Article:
Conway's PRIMEGAME is an algorithm devised by John H. Conway to generate primes using a sequence of 14 rational numbers:
Starting with 2, one finds the first number in the machine that multiplied by 2 gives an integer; then for that integer we find the first number in the machine that generates another integer. Thus A007542 is generated. Except for the initial 2, each number in A007542 having an integer for a binary logarithm is a prime number, which is to say that powers of 2 with composite exponents (A073718) don't show up.
It may be helpful to think of the "machine" as an actual machine, with an intake on one end and an outtake on the other end. A workpiece, in this case, a power of 2, is fed into the intake, the machine is activated and after making some noise and shaking, the workpiece comes out the other end transformed into another power of 2. And of course we can take this new power of 2 and put it into the intake once again. The following illustration shows an 8 going in and a 32 coming out:
An effort was made to show or at least give an idea how many times each pathway is trod by the number of arrowheads or the thickness of the lines. (Note that the illustration above uses a slightly different version of the machine that appeared in R. K. Guy's 1983 paper).
Viewed this way, we can roughly generalize what goes on inside the machine:
- A power of 2 is taken in. Gradually, instances of 2 as a prime factor (henceforth called just "2s"), are gradually stripped out, while 3s and 5s are added in.
- Once the 2s are stripped out, this is multiplied by 55, adding another 5 and introducing an 11.
- For as long as there are 3s and 11s, these are stripped out while 7s are added in (the 11 added at each multiply by 77 twenty-ninths step is removed in the following multiply by 29 thirty-thirds step).
- Once the 3s are removed but there is an 11 left, this is "traded" for a 13.
- Thanks to all the 7s added by going through 77 twenty-ninths, the machine now goes into a cycle of removing 5s, 7s and 13s while adding 2s and 3s.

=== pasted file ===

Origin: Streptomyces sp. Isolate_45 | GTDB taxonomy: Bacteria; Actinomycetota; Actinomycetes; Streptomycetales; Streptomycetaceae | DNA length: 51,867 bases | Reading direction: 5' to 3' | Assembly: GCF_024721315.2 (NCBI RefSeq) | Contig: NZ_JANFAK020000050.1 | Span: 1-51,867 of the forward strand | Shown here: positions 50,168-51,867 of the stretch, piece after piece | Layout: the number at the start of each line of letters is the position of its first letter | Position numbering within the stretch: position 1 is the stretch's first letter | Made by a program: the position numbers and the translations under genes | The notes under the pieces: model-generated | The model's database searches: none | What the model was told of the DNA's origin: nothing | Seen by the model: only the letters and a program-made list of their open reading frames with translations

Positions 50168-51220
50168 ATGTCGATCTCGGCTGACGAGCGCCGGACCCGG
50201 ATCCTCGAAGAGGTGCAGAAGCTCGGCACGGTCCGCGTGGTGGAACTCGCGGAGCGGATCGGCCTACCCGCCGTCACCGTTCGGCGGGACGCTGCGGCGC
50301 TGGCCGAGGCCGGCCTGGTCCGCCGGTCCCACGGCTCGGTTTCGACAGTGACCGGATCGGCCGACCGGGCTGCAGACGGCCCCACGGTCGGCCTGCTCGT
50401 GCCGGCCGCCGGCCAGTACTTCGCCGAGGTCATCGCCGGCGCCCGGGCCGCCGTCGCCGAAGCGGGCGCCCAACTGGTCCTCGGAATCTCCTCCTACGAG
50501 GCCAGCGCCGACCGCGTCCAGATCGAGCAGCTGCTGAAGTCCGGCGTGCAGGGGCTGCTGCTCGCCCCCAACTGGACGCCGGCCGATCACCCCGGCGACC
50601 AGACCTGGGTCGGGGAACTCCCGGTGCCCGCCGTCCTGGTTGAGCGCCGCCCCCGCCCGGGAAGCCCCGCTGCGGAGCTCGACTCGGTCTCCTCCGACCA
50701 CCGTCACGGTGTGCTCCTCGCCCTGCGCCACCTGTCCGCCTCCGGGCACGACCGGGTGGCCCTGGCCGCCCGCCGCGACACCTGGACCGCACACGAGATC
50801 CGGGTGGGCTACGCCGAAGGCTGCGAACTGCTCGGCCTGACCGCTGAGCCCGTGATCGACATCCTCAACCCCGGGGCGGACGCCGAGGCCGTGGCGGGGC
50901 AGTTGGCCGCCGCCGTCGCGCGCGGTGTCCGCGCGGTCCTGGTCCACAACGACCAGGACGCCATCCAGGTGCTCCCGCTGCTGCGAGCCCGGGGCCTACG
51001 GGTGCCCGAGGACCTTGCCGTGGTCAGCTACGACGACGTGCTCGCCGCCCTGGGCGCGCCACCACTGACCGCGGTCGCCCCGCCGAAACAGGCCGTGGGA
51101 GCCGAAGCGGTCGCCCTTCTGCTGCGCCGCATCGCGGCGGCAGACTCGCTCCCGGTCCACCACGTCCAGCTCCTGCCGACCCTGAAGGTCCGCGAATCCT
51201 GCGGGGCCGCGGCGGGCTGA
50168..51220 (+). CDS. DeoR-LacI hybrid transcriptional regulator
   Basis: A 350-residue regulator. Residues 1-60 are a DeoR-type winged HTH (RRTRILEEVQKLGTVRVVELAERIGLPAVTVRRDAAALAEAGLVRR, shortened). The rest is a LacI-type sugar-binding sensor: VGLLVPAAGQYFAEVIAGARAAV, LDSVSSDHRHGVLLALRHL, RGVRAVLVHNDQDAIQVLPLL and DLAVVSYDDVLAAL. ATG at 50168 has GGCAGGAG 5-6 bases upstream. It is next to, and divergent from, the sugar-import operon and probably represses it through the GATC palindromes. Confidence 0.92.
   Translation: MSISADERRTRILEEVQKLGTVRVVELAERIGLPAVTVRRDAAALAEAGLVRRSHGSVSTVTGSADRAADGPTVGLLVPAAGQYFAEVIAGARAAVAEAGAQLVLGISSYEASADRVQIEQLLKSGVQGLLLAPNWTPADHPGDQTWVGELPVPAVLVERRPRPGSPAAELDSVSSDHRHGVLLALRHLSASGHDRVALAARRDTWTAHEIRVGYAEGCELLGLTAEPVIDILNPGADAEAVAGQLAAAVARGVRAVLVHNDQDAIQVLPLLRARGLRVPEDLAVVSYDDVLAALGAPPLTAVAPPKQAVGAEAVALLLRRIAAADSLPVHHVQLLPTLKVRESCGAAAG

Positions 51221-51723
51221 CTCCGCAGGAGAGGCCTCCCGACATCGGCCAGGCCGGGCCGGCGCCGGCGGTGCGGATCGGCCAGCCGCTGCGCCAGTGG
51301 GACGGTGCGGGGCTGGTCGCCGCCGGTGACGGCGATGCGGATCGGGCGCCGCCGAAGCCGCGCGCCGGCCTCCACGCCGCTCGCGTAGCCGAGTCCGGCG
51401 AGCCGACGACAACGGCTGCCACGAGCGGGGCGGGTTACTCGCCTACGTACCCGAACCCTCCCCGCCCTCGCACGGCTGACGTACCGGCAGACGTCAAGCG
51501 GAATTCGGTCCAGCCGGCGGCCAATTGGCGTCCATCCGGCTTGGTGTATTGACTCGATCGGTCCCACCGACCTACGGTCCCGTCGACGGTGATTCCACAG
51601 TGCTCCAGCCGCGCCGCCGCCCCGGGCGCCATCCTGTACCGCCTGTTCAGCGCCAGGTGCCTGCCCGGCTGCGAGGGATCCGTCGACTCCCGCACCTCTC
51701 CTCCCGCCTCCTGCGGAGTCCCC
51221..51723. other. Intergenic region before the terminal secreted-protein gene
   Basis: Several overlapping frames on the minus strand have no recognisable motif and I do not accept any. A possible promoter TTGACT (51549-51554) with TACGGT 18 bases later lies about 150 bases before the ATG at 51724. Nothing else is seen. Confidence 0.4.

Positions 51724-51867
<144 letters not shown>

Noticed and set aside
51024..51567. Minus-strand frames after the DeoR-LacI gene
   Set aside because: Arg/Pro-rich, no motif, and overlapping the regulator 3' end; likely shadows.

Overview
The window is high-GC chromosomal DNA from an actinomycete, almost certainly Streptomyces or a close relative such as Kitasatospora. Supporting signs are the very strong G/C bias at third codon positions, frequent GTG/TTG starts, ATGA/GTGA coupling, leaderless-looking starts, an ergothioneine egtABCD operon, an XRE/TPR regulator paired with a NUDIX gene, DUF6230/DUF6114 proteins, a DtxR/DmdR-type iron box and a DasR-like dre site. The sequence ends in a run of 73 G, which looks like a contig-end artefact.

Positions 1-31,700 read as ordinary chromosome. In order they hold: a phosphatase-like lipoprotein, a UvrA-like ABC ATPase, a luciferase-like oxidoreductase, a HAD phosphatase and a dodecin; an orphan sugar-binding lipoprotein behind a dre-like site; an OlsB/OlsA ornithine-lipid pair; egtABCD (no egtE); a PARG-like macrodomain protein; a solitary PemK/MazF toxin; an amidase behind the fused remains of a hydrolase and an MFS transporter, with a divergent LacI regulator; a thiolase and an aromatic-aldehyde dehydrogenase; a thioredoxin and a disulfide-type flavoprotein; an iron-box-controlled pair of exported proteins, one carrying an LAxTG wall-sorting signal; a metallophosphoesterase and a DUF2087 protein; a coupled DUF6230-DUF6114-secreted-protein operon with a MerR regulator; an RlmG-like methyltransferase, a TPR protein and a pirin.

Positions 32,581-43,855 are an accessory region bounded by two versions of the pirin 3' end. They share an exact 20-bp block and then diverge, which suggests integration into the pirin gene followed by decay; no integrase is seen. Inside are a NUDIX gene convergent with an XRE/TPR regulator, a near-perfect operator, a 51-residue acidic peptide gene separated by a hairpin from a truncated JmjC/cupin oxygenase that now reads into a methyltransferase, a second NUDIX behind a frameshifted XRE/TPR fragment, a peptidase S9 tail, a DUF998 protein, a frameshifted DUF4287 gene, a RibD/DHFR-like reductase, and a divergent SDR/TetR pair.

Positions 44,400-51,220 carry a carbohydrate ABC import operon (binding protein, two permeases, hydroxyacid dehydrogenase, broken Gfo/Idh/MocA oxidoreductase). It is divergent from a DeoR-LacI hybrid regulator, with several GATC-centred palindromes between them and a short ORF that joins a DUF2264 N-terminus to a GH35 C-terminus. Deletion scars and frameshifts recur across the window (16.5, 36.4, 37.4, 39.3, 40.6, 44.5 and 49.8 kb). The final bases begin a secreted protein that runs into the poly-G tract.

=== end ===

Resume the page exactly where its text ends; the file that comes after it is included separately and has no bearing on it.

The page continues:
- If there is a 13 left but no more 7s, the 13 is traded for an 11.
- If there is a 3 left, then with the traded-in 11 there can be another go at the 29/33 and 77/29 loop.
- But if after the 17/91 and 78/85 loop there are is a 7s but no 13s, and a 17 but no 5s, then the 17 is divided out.
- At this point, if there are factors other than 2, such as a 7, then the 7 is divided out, while a 3, 5 and 11 is added in, permitting another go through the 29/33 and 77/29 loop.
- But if there are no factors other than 2, then the number is a power of 2 and it is output.
Not all numbers of the machine are used at each stage. In going from 8 to 32, for example, there is no need to call on 19/51, 23/38, 95/23 or 77/19.
The machine bears some resemblance to a Rube Goldberg device. It takes over seven hundred steps to obtain the first four primes, whereas the sieve of Eratosthenes in about three steps.
Here are some selected points of interest in A007542:
- At step 0, we have 2, which is multiplied by 15/2 to get...
- At step 1, we have 15.
- At step 18, we have 68, which is divided by 17 to get...
- At step 19, we have 4, giving us the first prime number, 2, as its binary logarithm.
- At step 68, we have 136, which is divided by 17 to get...
- At step 69, we have 8, giving us the second prime number, 3.
- At step 280, we have 544, which is divided by 17 to get...
- At step 281, we have 32, giving us the third prime number, 5.
- At step 709, we have 2176, which is divided by 17 to get...
- At step 710, we have 128, giving us the fourth prime number, 7.
- At step 2375, we have 2048, giving us the fifth prime number, 11.
- At step 3893, we have 8192, giving us the sixth prime number, 13.
- At step 8102, we have 131072, giving us the seventh prime number, 17.
The machine can also handle some inputs that are not powers of 2 with a prime exponent: fed 16, the machine returns 32; fed 64, the machine returns 128; etc. Nor does the input have to be a power of 2 at all: fed 3, the machine returns 2; fed 10, the machine returns 8; etc. But the following input values must be avoided so as to not get the machine stuck in an infinite loop: 1, 5, 7, 11, 13, 17, 19, 22, 25, 26, etc.
- J. H. Conway, "FRACTRAN: a simple universal programming language for arithmetic", in T. M. Cover and Gopinath, eds., Open Problems in Communication and Computation, Springer, NY 1987, pp. 4-26.
- R. K. Guy, "Conway's prime producing machine". Math. Mag. 56 (1983), no. 1, 26-33.
- D. Olivastro, Ancient Puzzles. Bantam Books, NY, 1993, p. 21.
- N. J. A. Sloane and Simon Plouffe, The Encyclopedia of Integer Sequences, Academic Press, 1995